Human roundworm, also transmitted via the fecal-oral route, was the second most widespread parasite at Roman sites, identified in six countries. Fish tapeworms were likewise found in six countries, spread by eating certain types uncooked fish.

Whipworm, roundworm, tapeworm and other Roman era parasites were also present in the Neolithic period (4000-2800 B.C.), Bronze Age (2800-500 B.C.) and Iron Age (700-100 B.C.). The Bronze and Iron Age saw a departure from the Neolithic period’s characteristic zoonotic—animal to people—parasites. Instead, parasites caused by poor sanitation grew, said Mitchell.

Nonetheless, after the dawn of the Roman Empire and its sanitation advances, parasites gradually increased.

“Some cultural advances or technologies, for instance, may have decreased parasites during the Roman Period, whereas other practices may have actually increased parasite-load risk,” said Elizabeth Weiss, an anthropology professor at San Jose State University. “Thus, even with sanitation, the net outcome of parasite risk may be higher.”

Anne Grauer, an anthropology professor at Loyola University in Chicago, agreed.

“Technology, such as advancements in sanitation, alone does not always impact or ameliorate the host-pathogen relationship, and that human behavior (beliefs, customs, personal preferences) often plays a pivotal and much-overlooked role in the presence of human disease,” she said.

Ironically, sanitation may have been to blame. Warm, infrequently changed water in bathhouses may have spread roundworm and whipworm eggs, according to the research. An unfortunate consequence of sanitation laws, fresh human waste removed from towns to fertilize crops spread parasite eggs onto plants soon to be eaten.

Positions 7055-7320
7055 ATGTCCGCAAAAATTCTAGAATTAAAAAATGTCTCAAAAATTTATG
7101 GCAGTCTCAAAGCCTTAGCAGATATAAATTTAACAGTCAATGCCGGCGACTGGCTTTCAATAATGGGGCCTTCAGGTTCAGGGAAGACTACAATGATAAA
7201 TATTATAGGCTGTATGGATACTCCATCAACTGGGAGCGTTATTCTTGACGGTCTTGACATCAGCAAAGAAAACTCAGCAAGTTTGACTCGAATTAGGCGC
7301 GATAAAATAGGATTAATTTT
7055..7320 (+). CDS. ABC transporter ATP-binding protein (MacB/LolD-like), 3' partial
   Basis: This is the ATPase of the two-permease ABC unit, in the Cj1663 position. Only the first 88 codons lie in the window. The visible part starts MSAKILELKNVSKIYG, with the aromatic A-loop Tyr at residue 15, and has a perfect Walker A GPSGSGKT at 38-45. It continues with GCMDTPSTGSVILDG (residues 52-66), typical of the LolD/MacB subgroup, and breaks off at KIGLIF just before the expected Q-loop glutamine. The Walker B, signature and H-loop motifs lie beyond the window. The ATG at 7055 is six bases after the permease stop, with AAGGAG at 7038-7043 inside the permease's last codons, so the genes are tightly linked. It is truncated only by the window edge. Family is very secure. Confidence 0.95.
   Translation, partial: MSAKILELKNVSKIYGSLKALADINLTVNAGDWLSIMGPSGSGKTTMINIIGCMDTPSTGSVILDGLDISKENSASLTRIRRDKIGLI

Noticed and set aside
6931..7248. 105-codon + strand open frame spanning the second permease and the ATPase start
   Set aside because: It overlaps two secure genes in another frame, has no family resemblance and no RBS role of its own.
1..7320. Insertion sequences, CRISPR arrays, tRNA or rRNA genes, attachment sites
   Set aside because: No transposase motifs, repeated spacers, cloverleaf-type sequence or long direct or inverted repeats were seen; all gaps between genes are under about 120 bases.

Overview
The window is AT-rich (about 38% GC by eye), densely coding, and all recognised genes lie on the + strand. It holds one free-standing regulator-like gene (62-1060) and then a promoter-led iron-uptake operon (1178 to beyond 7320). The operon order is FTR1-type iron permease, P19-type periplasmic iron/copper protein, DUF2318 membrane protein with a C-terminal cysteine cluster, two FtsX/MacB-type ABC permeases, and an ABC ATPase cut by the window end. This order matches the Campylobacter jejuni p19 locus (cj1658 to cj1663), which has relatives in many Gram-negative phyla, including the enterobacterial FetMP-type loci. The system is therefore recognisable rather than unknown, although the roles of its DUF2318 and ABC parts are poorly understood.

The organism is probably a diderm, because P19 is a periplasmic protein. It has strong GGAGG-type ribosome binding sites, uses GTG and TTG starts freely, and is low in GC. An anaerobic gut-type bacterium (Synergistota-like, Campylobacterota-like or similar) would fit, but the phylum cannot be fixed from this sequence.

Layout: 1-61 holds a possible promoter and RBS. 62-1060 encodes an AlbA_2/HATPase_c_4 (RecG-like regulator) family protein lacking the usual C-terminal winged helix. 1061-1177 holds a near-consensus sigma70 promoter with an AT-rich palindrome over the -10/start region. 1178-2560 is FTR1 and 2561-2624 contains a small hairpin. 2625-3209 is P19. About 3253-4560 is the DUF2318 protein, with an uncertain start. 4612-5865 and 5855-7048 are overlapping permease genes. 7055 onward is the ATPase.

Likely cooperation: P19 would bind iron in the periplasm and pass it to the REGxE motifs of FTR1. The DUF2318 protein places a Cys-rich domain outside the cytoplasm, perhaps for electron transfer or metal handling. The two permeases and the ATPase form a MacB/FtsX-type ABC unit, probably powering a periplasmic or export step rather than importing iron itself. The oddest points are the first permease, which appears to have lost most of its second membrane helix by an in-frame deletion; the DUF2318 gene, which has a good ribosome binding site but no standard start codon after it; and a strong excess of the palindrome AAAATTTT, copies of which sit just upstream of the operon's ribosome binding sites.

Fish tapeworms, surprisingly widespread in Roman times, indicate an apparent zest for uncooked fish. Garum sauce, a fermented fish sauce used for cooking and medicinal purposes, is a possible culprit. Romans traded garum across conquered lands, likely spreading fish tapeworms as a result of their increasingly globalized empire, according to Mitchell.

Romans also had to worry about lice, fleas and bedbugs. Mitchell recovered evidence on ancient combs, textiles, in soil and via skeletal analysis to measure the distribution of these ectoparasites.

Given the fact that the concentration of ectoparasites are similar to those in Viking and medieval sediment layers, the Romans’ habit of frequent bathing and hand washing didn’t do much more than make them a remarkably clean population.

Nonetheless, Della Cook, director of the Osteology and Paleopathology Lab at Indiana University in Bloomington, hesitated to label Roman hygiene as useless.

“It seems likely that communities with clean water supplies and flushing latrines would have had lower worm burdens, even if they had a similar variety of parasites,” Cook said.

Likewise, Weiss didn’t take increasing parasite levels at face value.

“It may be that the types of parasites increased, but that the number of people infected or the severity of the infections decreased,” Weiss said.

Now knowing that Roman sanitation measures were insufficient to keep parasites at bay, Mitchell wants to set the record straight.

“I hope it will stimulate a major rethink about how we view sanitation technologies in the Roman Empire,” Mitchell said.

He plans to take it a step further to see if the findings hold up in other societies.

“I plan to undertake similar research looking at infectious diseases in different ancient civilizations around the world to see how their technological inventions may have affected the health of their populations,” Mitchell said.

Photo at top: Roman latrines from the Roman city of Lepcis Magna in Libya. (University of Cambridge)